NPR to Receive Stevie Wonder "Vision Free Award" at CES
Captioned, Braille, and Radio Reading Service Radios will Serve Millions of Hearing and Visually Disabled Worldwide; Blackboard Radio will Serve Students Without Access to Schools
NPR Seeks Manufacturing Partners at CES; Plans to Award Funds for R&D Prototyping
Las Vegas, January 6, 2009 - NPR is moving the accessible media industry forward by introducing Captioned, Braille, and Blackboard Radios, as well as a new Radio Reading Service receiver, to electronics manufacturers. The new technologies come after years of extensive research by NPR Labs, America's only not for profit broadcast technology research and development center. NPR Labs is seeking partnerships with manufacturers to develop the receivers that would serve millions of deaf, hard of hearing and blind people worldwide, as well as people who are located in remote communities needing access to schools. NPR plans to award funds for research and development prototyping that would bring these cutting edge radios into production and into the hands of the consumers within two to five years.
At the Consumer Electronics Show, NPR (along with Apple, Google, Ibiquity and others) will receive a Vision Free Award, presented by Stevie Wonder, for its work in accessible digital radio and broadcast services for the sensory impaired. Wonder will host the Vision Free Awards reception on Friday, January 9. For more information and for a complete list of Vision Free Award winners visit: www.senderogroup.com/VisionFree
"There are 650 million people worldwide who are sensory impaired and whose quality of lives could be greatly improved by use of new digital radio technologies. Captioned, Blackboard, and Braille Radios and digital Radio Reading Services break down sound, sight and location barriers for these underserved populations. We're continuously developing the technology through these initiatives and now seek the collaboration of manufacturers to put these special radios into the hands of disabled audiences," said Mike Starling, NPR's Chief Technology Officer and NPR Labs Executive Director.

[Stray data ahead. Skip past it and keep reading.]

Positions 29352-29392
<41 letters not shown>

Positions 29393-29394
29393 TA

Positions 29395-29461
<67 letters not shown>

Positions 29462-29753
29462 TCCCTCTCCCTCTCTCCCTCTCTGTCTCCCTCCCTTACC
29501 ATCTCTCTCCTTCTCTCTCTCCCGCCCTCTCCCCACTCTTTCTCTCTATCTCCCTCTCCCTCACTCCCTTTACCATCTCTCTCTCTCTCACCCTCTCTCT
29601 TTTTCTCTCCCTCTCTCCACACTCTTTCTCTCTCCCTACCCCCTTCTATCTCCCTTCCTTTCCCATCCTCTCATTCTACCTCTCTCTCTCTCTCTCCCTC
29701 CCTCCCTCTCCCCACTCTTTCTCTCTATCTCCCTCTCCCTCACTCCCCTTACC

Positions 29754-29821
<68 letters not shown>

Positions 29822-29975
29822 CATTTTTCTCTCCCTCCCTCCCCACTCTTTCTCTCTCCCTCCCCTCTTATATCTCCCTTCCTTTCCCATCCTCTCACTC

NPR will introduce the following four accessible radio innovations - Captioned, Braille, Radio Reading Service, and Blackboard o manufacturers at CES:
Captioned Radio leverages HD Radio technology and uses a built in screen display on specially equipped receivers to allow deaf and hard of hearing audiences to "see" live radio content simultaneously with the broadcast. Last year at CES, NPR, Harris Corporation and Towson University announced a new initiative to make radio more accessible to the millions of deaf and hard of hearing people around the world, and demonstrated the first over-the-air transmission of accessible radio technology by broadcasting NPR's Morning Edition. On November 4, 2008 NPR, Harris Corporation and Towson University demonstrated the first nationwide captioned radio broadcast to groups of deaf and hard of hearing people at NPR stations across the country and around the world via NPR.org. More than three quarters of those surveyed at the live election night events said that they would be interested in purchasing a captioned radio when it becomes available. Now NPR is positioned to bring captioned radios to the consumer marketplace with help from electronics manufacturers interested in reaching this audience of over seven million in the United States alone.